Cusco, an emblematic destination in Peru, boasts an exquisite gastronomy offering a wide selection of typical regional dishes. Below, we present the 5 typical dishes that you cannot miss when visiting the Imperial City.
In Cusco’s cuisine, there’s a representative dish called Chiri Uchu, which means chili, well-known among locals. It’s consumed during festivities like Corpus Christi in June and also during Inti Raymi or the Feast of the Sun. This dish is a blend of cuy meat (guinea pig), cooked chicken, chalona (shredded lamb), torreja (toasted bread), trout roe, cochayuyo (a type of seaweed), sausage, toasted corn, serrano cheese, chorizo, and rocoto (pepper). It’s served cold in a single dish that you can eat in your own way. Some people prefer to use utensils, while others use their hands to enjoy this delightful stew. However, the trick is to combine all the flavors at once for a great culinary experience.
Served during carnival, it’s rich, composed of various meats and accompanied by vegetables, potatoes, moraya (a type of potato), chickpeas, yucca, sweet potato, pear, peach, and rice. Undoubtedly, it’s a very diverse and delicious dish. It can be paired with your favorite drink.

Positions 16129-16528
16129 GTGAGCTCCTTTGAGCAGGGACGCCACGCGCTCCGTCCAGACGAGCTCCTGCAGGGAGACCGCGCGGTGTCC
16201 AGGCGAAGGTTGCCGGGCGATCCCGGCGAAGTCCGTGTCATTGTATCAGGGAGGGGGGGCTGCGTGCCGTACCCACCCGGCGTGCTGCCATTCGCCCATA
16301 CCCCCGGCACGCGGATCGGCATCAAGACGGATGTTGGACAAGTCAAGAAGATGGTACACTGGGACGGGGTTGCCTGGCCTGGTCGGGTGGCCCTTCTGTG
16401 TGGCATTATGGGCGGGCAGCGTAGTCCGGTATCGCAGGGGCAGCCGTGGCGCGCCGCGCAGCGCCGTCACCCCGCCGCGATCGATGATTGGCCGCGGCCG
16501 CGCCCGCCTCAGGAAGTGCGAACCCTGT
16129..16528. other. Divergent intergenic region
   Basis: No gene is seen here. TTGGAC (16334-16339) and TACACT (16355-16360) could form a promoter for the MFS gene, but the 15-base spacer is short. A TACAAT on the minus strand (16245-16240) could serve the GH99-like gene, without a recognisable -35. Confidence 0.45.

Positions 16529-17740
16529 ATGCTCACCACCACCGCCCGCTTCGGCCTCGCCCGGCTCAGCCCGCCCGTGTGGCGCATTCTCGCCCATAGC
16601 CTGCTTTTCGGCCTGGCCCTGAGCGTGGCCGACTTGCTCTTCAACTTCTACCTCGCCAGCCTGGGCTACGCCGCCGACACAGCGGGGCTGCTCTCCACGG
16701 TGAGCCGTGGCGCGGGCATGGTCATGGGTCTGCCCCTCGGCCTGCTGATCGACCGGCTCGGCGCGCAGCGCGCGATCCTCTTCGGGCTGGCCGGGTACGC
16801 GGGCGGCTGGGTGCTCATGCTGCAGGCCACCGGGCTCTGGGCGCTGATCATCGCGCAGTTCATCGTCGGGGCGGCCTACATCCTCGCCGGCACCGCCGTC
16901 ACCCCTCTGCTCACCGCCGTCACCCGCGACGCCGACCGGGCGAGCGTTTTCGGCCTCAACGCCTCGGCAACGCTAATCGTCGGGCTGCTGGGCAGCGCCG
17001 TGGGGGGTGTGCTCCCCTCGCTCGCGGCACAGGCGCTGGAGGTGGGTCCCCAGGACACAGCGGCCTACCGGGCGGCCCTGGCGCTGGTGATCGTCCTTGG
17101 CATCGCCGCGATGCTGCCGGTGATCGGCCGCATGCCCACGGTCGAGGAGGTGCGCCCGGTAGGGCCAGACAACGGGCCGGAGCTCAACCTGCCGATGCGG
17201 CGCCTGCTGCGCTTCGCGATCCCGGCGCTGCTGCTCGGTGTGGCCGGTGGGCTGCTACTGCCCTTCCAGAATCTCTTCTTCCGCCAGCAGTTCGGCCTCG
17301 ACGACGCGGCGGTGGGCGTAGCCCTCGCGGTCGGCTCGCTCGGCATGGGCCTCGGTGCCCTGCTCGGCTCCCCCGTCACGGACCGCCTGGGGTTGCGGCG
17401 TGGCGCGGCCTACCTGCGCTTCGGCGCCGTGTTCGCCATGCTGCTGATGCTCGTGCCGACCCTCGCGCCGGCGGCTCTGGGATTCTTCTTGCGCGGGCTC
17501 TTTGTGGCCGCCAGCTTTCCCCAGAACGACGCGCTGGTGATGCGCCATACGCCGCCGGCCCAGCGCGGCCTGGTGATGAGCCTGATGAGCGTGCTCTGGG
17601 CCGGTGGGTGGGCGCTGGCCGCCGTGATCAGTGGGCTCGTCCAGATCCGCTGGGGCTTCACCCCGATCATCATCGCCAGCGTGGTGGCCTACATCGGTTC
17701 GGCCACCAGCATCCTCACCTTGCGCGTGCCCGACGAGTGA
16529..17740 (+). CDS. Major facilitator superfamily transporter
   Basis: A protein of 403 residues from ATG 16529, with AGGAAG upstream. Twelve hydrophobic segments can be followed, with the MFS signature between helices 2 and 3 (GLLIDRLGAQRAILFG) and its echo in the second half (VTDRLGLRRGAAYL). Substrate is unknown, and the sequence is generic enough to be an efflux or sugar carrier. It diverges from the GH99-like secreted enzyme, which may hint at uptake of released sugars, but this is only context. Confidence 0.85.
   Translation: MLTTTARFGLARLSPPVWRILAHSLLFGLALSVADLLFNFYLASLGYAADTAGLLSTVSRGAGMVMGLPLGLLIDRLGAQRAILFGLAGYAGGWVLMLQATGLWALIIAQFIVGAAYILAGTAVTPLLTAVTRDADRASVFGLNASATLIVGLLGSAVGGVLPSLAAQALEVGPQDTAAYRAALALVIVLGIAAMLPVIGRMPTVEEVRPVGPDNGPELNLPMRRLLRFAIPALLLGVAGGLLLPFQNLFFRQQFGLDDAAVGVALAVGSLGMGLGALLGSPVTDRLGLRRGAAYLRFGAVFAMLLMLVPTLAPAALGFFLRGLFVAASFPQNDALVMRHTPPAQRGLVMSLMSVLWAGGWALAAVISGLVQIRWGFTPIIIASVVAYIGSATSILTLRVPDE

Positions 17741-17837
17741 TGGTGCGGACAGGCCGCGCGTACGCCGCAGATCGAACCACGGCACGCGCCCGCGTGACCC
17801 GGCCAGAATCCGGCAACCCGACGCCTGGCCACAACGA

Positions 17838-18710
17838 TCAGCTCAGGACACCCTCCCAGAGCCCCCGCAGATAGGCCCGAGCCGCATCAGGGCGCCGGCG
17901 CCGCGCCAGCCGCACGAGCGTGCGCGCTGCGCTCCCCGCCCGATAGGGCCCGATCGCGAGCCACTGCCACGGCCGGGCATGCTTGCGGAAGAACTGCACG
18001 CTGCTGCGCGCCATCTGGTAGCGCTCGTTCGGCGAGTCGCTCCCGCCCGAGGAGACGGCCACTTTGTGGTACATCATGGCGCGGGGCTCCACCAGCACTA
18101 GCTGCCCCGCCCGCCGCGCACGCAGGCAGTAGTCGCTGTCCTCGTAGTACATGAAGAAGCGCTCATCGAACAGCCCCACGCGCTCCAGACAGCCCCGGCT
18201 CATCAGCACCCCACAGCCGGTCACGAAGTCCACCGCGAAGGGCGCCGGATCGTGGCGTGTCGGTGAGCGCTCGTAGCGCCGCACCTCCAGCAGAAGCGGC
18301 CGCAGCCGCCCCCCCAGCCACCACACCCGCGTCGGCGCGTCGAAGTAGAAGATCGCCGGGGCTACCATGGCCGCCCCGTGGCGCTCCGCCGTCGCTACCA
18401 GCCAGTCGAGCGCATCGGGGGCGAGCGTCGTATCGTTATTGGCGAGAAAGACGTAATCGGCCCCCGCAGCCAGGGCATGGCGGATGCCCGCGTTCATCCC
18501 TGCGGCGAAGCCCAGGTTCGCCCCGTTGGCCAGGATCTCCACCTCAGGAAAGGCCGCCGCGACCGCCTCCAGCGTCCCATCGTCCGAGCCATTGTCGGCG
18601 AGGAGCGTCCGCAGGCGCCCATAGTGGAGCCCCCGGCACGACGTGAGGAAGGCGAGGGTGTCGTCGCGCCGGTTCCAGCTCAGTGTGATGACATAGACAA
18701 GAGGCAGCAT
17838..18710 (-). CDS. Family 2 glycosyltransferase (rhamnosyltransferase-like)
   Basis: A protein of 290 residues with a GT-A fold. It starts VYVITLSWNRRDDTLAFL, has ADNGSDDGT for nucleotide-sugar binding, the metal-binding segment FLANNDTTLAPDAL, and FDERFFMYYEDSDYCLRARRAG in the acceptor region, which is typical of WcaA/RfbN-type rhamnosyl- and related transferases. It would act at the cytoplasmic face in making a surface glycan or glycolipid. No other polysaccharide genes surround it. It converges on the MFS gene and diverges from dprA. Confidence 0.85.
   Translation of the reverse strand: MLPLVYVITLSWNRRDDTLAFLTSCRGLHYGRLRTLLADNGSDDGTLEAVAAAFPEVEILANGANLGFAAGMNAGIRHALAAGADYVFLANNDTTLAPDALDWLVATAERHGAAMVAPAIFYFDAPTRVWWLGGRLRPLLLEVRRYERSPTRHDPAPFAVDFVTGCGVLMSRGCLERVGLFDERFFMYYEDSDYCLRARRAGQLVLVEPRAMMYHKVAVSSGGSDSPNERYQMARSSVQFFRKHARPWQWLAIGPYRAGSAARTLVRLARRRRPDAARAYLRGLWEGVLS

Cusco’s creativity shines in this delightful dish made with stuffed peppers filled with chopped vegetables and delicious beef, covered with a crispy crust to be enjoyed in multiple bites, where the delicious serrano potato cannot be missed. It’s a traditional dish of the region that satisfies every palate.
Cuy al Horno
A highly nutritious dish typical of Cusco and Arequipa. This cuisine is especially present in the Peruvian Andean regions. It’s a delicacy baked in the oven and served with pre-cooked potatoes to be enjoyed at its best.
The cuy or guinea pig is a native rodent of the Andes mountain range in South America (Peru), domesticated more than 3000 years ago and subsequently taken by Spanish colonizers to Europe, where it became a pet. For the Incas, it held great significance; it was consumed during festivities (even today) and also for its high nutritional value (as it is today).
A delicious specialty containing pork meat golden-fried in natural oil. This dish is served every day in the district of Saylla, 45 minutes from downtown Cusco. It’s served with slices of fried potato salad, mote (varieties of cooked corn grains), beans, and ají or uchucuta (ground pepper, in Quechua).
These 5 typical dishes are more than just delicacies; they’re a link between history, cultural identity, and Cusco’s culinary tradition, inviting visitors to immerse themselves in a feast of flavors that tell the story of this Imperial City.
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